The Role of Translational Regulation in Survival after Radiation Damage; an Opportunity for Proteomics Analysis.

Stickel S, Gomes N, Su TT - Proteomes (2014)

Eukaryotic translation initiation and elongation. Protein factors required are shown in the box next to each step. Of these, the ones known to be regulated or modified following exposure to ionizing radiation are in red font. The diamond represents the tri-methyl-G cap on the mRNA. Internal ribosome entry site (IRES) represents the internal ribosome entry site used in cap-independent initiation. The mRNA (black line) is depicted as linear for the sake of clarity, but would in reality be circularized as the 5' and the 3' ends interact via proteins bound. The ovals represent the ribosome and the dashed line represents the nascent polypeptide chain. ITAFs = IRES transacting factors. PABP = Poly A binding protein. The termination step is not shown. See text for details.
© Copyright Policy - open-access
Related In: Results  -  Collection

License
Show All Figures
getmorefigures.php?uid=PMC4530795&req=5

Figure 2: Eukaryotic translation initiation and elongation. Protein factors required are shown in the box next to each step. Of these, the ones known to be regulated or modified following exposure to ionizing radiation are in red font. The diamond represents the tri-methyl-G cap on the mRNA. Internal ribosome entry site (IRES) represents the internal ribosome entry site used in cap-independent initiation. The mRNA (black line) is depicted as linear for the sake of clarity, but would in reality be circularized as the 5' and the 3' ends interact via proteins bound. The ovals represent the ribosome and the dashed line represents the nascent polypeptide chain. ITAFs = IRES transacting factors. PABP = Poly A binding protein. The termination step is not shown. See text for details.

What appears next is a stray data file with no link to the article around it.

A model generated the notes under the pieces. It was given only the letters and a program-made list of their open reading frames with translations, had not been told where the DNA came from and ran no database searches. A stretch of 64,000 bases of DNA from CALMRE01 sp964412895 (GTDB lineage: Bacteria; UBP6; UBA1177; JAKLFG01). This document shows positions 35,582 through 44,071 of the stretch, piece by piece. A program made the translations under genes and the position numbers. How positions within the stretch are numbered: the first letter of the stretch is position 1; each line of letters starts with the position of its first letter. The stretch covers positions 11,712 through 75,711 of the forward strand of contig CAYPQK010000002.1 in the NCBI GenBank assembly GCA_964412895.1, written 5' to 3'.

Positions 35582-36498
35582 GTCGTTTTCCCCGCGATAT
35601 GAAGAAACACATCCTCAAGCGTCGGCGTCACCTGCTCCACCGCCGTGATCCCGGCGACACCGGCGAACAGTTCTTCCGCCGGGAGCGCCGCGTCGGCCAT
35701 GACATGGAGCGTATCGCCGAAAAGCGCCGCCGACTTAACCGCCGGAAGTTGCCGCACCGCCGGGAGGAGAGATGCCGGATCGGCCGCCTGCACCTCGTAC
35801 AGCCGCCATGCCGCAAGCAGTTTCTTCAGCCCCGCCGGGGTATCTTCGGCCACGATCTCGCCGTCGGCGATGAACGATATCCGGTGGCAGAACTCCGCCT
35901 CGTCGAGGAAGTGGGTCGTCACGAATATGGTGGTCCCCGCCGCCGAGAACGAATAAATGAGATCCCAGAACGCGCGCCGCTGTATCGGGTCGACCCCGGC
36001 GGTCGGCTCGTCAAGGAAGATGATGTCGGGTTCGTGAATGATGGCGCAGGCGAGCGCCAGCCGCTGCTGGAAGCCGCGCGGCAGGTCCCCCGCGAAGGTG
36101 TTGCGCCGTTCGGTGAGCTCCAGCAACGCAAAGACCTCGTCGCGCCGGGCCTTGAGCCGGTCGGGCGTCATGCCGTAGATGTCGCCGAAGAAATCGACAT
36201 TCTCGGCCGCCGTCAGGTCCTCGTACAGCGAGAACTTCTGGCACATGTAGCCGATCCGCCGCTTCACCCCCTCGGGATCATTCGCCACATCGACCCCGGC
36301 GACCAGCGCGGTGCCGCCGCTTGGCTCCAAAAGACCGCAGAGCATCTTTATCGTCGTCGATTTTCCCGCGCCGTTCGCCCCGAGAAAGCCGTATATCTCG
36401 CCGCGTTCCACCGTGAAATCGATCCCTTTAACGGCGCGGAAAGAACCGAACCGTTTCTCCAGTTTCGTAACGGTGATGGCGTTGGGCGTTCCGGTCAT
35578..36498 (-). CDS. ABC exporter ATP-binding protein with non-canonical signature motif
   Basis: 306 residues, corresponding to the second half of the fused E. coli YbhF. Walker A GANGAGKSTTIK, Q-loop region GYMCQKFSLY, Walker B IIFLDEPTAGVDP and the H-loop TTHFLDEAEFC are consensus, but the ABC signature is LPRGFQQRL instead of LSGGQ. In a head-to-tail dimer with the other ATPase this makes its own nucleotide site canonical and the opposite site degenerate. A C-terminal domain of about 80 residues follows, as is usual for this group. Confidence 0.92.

Mentions: Translation occurs in three distinct stages: initiation, elongation, and termination (Figure 2). Under normal conditions, initiation is rate-limiting and involves the assembly of the pre-initiation complex (PIC) and the mRNP complex [32]. The PIC is composed of a sub-complex of Met-tRNAi-eIF2-GDP, initiation factors eIF1, eIF1A, eIF 3, and eIF 5, and the small 40S ribosomal subunit. Generally, de novo protein synthesis is “cap-dependent”, requiring a 5' mRNA tri-methyl-guanine cap used to assemble the mRNP complex that is composed of circularized mRNA, initiation factors eIF4A, eIF4B, eIF4E, and eIF4G, in addition to the poly A-binding protein (PABP) [33–37]. The PIC and the mRNP associate to form the 43S-mRNA complex, which scans for the start (AUG) codon. Once the start codon is reached, the 60S ribosomal subunit joins to form the 80S ribosome complex and initiate elongation.